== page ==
The mechanism of action of glimepiride in lowering blood glucose appears to be dependent on stimulating the release of insulin from functioning pancreatic beta cells, and increasing sensitivity of peripheral tissues to insulin. Glimepiride likely binds to ATP-sensitive potassium channel receptors on the pancreatic cell surface, reducing potassium conductance and causing depolarization of the membrane. Membrane depolarization stimulates calcium ion influx through voltage-sensitive calcium channels. This increase in intracellular calcium ion concentration induces the secretion of insulin.
Glimepiride, like glyburide and glipizide, is a "second-generation" sulfonylurea agents. Glimepiride is used with diet to lower blood glucose by increasing the secretion of insulin from pancreas and increasing the sensitivity of peripheral tissues to insulin.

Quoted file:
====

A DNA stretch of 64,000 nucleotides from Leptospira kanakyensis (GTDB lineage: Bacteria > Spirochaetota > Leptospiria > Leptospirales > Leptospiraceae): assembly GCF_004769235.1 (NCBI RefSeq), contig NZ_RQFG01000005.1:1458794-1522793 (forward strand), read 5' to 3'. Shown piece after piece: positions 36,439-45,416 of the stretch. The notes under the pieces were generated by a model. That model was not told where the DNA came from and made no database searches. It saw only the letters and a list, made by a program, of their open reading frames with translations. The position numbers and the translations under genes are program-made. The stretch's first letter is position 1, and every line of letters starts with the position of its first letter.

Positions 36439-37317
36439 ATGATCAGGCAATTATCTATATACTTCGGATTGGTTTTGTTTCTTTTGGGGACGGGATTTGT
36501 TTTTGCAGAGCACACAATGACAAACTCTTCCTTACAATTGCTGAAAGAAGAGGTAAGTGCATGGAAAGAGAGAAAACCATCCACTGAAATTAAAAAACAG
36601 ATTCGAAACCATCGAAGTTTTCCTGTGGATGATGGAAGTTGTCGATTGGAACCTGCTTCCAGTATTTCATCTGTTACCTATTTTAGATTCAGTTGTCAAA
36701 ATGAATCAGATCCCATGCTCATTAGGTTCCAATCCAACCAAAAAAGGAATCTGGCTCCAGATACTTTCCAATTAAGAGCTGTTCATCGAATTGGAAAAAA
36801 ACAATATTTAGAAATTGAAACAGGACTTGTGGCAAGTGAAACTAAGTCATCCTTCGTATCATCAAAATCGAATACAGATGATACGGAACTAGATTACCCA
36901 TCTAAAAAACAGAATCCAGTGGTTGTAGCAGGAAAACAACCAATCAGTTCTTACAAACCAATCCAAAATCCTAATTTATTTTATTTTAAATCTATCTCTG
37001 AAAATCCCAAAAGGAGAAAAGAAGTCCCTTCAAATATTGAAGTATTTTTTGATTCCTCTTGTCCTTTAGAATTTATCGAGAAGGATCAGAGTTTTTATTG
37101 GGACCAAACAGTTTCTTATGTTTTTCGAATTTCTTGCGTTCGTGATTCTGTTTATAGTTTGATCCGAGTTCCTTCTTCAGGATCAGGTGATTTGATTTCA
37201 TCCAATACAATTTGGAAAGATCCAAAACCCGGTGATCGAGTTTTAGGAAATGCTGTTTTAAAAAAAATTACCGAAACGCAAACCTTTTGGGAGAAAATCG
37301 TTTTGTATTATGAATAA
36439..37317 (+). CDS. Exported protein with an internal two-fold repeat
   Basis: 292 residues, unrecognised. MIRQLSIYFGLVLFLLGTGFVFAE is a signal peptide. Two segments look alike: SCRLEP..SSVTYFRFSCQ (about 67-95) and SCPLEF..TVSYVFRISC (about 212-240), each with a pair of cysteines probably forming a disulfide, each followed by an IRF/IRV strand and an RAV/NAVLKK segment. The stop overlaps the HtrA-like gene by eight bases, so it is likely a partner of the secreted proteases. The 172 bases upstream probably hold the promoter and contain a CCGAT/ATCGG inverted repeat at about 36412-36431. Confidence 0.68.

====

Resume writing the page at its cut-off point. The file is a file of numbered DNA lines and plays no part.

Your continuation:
Hepatic. Following either an intravenous or oral dose, glimepiride is completely metabolized by oxidative biotransformation to a major metabolite, cyclohexyl hydroxymethyl derivative (M1), via the hepatic cytochrome P450 II C9 subsystem. M1 is further metabolized to the carboxyl derivative (M2) by one or several cytosolic enzymes. M1, but not M2, possessed approximately one third of the pharmacologic activity of its parent in an animal model. However, whether the glucose-lowering effect of M1 is clinically significant is not clear.
Severe hypoglycemic reactions with coma, seizure, or other neurological impairment.
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